The Internet of Things and every expert in its corner have promised a lot of things over the years — autonomous shipping networks, self-driving vehicles, efficient smart homes and more. And while it’s true that the imminent IoT revolution could unlock the answers to more efficient business, there’s another inscrutable enigma that IoT might one day turn into server farms full of quantifiable data: the human heart.
BuzzFeed reported on a peculiar episode that played out Saturday (Jan. 17) for Koby Soto, a 28-year-old law student in Israel. Soto told BuzzFeed that he was going about his day as he normally would with his Fitbit Charge HR strapped to his wrist when his boyfriend called around noon with some bad news: he and Soto were over.
“I said, ‘Are you serious?'” Soto told BuzzFeed. “‘You’re doing this over the phone?’”
Soto went on to explain that he passed the rest of the day with friends in a post-breakup haze, so it wasn’t until that night when complaining to a friend of difficulty sleeping, Soto consulted his Fitbit app to prove to his friend how fast his heart was still racing. Alongside evidence of a still-elevated heart rate, Soto found something shocking in the data: the exact moment his boyfriend had broken his heart and sent its beats per minute skyrocketing (from an average of around 72 to 88) for the rest of the day.
It’s not really a surprise that breakups can get both the dumper and dumpee’s hearts racing, but that commonplace wearable devices can now translate a moment that has captivated romantics throughout centuries into quantifiable data shouldn’t be overlooked. For consumers like Soto, the benefit is at least knowing that what he felt was validated by the Fitbit’s sensors.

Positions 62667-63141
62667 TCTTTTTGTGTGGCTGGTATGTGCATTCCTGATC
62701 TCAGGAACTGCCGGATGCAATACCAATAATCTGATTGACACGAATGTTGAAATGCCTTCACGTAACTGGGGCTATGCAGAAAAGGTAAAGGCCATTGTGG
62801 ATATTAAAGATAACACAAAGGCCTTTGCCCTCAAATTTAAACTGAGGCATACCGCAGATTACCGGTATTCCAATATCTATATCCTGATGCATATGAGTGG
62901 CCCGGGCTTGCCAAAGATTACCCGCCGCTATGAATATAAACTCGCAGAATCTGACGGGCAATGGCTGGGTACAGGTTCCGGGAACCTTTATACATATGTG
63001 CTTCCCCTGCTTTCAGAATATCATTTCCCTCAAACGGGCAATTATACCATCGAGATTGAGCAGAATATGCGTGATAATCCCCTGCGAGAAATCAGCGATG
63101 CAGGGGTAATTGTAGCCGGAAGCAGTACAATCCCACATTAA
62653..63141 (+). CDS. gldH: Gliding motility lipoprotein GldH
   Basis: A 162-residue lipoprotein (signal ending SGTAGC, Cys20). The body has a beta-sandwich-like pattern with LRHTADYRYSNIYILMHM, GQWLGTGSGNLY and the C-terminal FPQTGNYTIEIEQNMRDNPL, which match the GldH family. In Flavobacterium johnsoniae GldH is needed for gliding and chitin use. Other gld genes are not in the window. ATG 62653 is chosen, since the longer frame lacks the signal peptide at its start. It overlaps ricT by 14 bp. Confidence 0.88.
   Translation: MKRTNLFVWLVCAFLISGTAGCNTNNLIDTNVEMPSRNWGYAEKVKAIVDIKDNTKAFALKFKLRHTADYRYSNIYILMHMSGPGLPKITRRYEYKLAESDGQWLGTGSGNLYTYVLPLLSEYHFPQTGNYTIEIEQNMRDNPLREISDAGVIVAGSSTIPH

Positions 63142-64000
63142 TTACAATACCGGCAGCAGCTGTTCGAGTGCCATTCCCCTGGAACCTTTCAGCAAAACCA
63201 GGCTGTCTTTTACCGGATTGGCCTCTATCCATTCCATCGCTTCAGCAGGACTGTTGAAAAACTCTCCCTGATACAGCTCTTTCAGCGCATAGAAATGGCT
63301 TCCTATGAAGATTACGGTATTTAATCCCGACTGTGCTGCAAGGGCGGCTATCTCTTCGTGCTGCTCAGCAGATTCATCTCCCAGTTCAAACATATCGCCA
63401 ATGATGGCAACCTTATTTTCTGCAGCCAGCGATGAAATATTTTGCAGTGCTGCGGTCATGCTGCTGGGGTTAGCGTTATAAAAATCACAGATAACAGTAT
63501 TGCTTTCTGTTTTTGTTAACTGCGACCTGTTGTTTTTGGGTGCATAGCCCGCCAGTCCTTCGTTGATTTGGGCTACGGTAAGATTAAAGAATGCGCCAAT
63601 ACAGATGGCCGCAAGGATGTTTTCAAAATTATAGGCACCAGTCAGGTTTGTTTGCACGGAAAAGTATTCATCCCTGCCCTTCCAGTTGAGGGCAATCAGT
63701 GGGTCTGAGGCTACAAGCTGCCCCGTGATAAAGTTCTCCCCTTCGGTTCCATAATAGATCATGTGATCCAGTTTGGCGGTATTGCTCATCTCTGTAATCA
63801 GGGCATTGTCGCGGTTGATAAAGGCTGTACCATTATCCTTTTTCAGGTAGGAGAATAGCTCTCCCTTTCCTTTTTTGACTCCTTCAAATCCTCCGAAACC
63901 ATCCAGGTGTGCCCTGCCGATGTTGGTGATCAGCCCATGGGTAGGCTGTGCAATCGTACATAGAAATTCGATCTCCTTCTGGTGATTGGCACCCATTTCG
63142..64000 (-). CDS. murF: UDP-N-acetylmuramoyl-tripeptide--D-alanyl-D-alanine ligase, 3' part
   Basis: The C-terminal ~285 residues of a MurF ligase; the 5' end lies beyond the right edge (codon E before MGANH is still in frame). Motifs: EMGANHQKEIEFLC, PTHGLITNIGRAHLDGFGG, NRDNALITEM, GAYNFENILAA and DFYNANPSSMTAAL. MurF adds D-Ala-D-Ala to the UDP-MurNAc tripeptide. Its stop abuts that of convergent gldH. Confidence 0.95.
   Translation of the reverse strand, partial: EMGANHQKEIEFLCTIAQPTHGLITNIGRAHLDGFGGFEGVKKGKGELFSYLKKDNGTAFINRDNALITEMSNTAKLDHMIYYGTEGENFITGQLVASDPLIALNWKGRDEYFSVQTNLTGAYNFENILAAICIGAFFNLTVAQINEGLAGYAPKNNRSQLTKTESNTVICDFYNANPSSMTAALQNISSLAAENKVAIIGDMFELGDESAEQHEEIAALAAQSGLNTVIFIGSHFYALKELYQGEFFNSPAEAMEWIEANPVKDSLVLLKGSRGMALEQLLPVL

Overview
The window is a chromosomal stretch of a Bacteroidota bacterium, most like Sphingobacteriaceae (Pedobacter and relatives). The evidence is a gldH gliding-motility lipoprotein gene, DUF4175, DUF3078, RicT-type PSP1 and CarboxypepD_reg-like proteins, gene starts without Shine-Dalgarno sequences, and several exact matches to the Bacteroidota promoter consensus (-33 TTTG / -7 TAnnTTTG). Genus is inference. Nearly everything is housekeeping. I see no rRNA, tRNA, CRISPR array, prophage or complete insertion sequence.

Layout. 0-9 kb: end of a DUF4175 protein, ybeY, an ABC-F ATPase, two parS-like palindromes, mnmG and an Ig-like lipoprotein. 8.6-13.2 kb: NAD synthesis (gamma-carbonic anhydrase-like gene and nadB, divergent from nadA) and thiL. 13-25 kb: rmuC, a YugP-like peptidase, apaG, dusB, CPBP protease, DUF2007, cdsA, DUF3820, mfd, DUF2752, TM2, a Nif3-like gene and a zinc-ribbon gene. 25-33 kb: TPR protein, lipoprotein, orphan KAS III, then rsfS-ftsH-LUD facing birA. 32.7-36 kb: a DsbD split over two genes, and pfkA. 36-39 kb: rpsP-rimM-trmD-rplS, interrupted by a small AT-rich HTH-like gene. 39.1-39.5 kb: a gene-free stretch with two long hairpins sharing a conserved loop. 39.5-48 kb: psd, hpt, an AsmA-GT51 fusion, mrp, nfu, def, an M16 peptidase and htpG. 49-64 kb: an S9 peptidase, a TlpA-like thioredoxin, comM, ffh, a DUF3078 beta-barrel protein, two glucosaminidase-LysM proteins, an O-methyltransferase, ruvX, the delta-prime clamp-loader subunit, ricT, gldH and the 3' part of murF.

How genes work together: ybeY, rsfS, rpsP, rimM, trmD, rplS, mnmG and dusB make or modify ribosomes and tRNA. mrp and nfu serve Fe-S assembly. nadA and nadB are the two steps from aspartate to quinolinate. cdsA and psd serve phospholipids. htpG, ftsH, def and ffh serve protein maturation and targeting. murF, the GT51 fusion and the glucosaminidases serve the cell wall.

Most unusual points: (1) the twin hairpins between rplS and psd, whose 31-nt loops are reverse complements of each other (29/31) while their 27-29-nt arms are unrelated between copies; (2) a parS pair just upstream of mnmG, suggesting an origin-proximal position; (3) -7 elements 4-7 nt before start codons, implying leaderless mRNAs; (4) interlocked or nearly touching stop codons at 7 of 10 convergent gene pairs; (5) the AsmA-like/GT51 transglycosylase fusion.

“I feel like it’s nice to have a log of your confirmation of what you felt,” Soto told BuzzFeed. “You can tell people you have heartbreak and you feel bad. People become less cynical once you show them the numbers or once you show the data or graphs. Everyone understands heartbreak, right? Everyone’s felt it. When you have this, it’s interesting — you have something to show.”
If all fitness trackers and other IoT wearables were good for was showing consumers readouts of their biometrics, they wouldn’t be much better than souped-up mood rings. However, the potential of knowing how customers are feeling at any given moment should excite retail marketers beyond their wildest dreams.
Some are already getting in on the business of therapy through wearable IoT devices. Forbes reported that Sentio Solutions, a Los Angeles-based wearables startup, was showing off its Feel device at CES 2016. Though still in prototype phase, Sentio Solutions claims that Feel can monitor wearers’ stress levels and, with some information on their dietary and exercise habits, offer advice on how to decompress after a trying day. The leather wristband can also vibrate when users’ heart rates go off the charts as a little reminder to take a few steps back and a few deep breaths.
Obviously, a world where marketers have instant, real-time access to consumers’ mental and emotional states is a bit of a fantasy – with the current frequency of breaches and hacks, it’s unlikely most people would want biometric evidence of their breakups and stressful work days falling into the wrong hands. That doesn’t mean there won’t be first adopters like Soto and others who welcome a new level of insight into their often enigmatic lives — and it’s these pioneers that device developers need to target unless they want to run afoul of privacy concerns and spoil their welcome before the time is right.